Cayuga Lake out of Long Point 6/14


Guided Ron here for a full-day getting underway just after 7 am.  We had decent fishing to start which turned into very good to excellent fishing in short order.  Ron’s hot bite tapered off after maybe 4 hours and then we had a slower, albeit steady pick of lake trout.  Fish ran 20″ to 28″.  Ron had a very solid double-digit day today. Fish fought great too!

The bigger news is that there are particulates showing up in at least the first foot of water or two in many areas of Cayuga Lake.  Yep, it looks like the annual algae bloom could be starting.  Surface temperatures of the lake are 66 degrees and we haven’t had much rain.  My belief over the past 5 years or so, is that the algae bloom correlates with the formation of the thermocline, and we definitely are seeing some signs of a thermocline forming now, although it isn’t very strong yet.

I checked the NYS HABs map (i.e., “Harmful Algae Blooms” map) and Cayuga Lake has seen minor localized algae blooms in the bay south of Taughannock and on the far northern end of the lake. I’m out on Cayuga Lake all day tomorrow and am scheduled to be back out on Monday, so we’ll get a better idea of what’s going on.  With a big heat wave in the forecast for next week, I’m pretty sure we’ll see the all-out bloom by Friday or Saturday the 21st./22nd. respectively.  Time will tell.

I do still have Saturday June 29th open for trips.  It is a FREE FISHING DAY (actually weekend) designated by NYS, so no fishing licenses are required.  The algae bloom is a great excuse to get acquainted with other area lakes like Seneca, Owasco and Canandaigua (for those of you who live further to the west.)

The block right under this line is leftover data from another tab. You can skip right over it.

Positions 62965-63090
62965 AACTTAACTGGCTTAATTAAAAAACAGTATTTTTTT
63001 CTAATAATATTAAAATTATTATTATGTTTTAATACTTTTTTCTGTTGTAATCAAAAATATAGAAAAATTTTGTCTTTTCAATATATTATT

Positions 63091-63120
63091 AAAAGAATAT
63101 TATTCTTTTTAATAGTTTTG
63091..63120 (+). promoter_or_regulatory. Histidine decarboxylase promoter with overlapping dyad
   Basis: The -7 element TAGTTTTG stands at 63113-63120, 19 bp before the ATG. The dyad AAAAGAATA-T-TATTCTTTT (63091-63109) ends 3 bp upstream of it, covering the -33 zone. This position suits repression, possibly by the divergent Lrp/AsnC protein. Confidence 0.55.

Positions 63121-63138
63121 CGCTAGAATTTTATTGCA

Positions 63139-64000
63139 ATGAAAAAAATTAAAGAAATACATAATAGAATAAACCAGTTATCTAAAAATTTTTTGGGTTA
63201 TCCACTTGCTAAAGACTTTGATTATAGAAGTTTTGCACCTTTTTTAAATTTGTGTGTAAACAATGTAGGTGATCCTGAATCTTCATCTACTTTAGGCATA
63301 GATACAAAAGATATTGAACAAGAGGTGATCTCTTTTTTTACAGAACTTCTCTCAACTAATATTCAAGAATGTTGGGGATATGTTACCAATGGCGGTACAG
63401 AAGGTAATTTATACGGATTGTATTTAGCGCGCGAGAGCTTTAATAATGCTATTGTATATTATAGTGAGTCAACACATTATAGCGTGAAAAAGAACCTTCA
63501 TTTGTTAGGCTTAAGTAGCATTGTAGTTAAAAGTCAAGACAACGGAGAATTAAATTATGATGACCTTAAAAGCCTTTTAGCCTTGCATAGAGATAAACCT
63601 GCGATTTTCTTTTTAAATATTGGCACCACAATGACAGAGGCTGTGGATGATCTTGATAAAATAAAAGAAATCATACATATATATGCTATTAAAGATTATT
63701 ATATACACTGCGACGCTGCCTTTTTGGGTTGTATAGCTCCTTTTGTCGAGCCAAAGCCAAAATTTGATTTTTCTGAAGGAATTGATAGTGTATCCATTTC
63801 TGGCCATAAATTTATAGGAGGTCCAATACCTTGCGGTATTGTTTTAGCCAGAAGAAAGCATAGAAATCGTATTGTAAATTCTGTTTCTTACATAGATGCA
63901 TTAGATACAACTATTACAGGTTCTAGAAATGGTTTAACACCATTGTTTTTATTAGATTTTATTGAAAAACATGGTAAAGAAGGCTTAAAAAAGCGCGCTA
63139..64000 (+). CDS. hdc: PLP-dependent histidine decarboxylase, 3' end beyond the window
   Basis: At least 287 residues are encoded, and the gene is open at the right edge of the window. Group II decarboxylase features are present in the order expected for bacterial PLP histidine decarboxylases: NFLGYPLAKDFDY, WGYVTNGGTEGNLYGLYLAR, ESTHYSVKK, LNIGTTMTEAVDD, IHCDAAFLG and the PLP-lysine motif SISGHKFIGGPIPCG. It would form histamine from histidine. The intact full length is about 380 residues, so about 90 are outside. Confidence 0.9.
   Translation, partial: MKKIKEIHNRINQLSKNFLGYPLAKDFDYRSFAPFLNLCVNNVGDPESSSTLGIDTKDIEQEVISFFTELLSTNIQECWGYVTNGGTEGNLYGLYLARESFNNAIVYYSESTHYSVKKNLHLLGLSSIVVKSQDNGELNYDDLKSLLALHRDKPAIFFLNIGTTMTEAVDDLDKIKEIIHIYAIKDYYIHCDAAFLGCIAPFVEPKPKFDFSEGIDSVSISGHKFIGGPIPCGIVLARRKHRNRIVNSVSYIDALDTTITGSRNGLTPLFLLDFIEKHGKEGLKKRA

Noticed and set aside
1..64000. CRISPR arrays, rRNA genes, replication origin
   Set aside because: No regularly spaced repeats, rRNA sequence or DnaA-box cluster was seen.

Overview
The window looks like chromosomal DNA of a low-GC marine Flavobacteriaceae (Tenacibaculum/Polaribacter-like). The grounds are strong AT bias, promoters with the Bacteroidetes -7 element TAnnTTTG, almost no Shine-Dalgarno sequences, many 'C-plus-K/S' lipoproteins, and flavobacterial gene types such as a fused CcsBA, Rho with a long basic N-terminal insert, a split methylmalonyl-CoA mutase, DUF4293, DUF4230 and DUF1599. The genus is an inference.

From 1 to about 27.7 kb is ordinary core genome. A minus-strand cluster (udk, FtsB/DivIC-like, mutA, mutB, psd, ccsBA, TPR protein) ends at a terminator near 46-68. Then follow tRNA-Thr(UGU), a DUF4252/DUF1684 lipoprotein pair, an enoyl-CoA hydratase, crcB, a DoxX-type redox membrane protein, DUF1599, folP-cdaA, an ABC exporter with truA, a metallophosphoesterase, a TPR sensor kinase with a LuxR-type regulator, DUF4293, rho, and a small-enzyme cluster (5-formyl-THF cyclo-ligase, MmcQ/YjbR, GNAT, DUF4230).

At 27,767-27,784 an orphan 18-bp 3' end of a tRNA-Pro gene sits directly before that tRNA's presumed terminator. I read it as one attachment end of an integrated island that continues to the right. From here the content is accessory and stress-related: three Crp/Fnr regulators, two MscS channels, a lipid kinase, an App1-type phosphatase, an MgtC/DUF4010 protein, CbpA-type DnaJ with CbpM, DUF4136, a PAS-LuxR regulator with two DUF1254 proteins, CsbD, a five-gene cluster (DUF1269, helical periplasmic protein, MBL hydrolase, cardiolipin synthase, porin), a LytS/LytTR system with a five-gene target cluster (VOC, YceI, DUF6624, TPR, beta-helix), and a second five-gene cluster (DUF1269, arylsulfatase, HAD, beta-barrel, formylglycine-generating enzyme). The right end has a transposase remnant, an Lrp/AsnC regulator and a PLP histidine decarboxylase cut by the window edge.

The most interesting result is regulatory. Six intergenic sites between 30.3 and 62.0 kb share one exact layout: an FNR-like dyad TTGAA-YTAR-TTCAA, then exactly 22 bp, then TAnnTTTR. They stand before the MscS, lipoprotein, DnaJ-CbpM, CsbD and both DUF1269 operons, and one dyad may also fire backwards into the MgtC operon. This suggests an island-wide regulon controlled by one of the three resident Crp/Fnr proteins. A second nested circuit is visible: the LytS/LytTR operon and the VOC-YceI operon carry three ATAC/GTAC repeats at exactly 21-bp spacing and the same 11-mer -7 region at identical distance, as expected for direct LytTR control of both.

The other news comes from my friend/client Pete, who has a place near Watkins Glen on Seneca Lake.  Goby numbers, as expected, are exploding on Seneca Lake.  He had a hard time keeping them away from his kids’ smallmouth bass worm set ups.

We will see all the usual stuff on Seneca Lake over the next 5 or 6 years.  Monster sized smallmouth bass, salmon acting like white suckers and feeding on the bottom, shallow lake trout in the winter, pickerel and pike all around the perimeter of the lake, more gigantic perch and so on.

After that, we’ll see everything come back down to earth with fewer smallmouth bass, but still a lot of big perch.  We shall see how this differs from what we saw on Cayuga Lake.  Gobies were inevidable on Seneca Lake with the connection to Cayuga Lake (and Lake Ontario) via the NY Barge Canal System.  This should be it for new waters and goby infestations for the Fingerlakes region of NY.  If you love smallmouth bass, gobies are not your friend.  You’ll trade having thousands of bass for maybe 10% of what you had before, but yes, they’ll be big – big and few and far between.  Expect Seneca Lake to host a lot of bass tournaments (including possible national events over the next 5 to 10 years) but don’t believe the hype.  Gobies are NOT a good thing.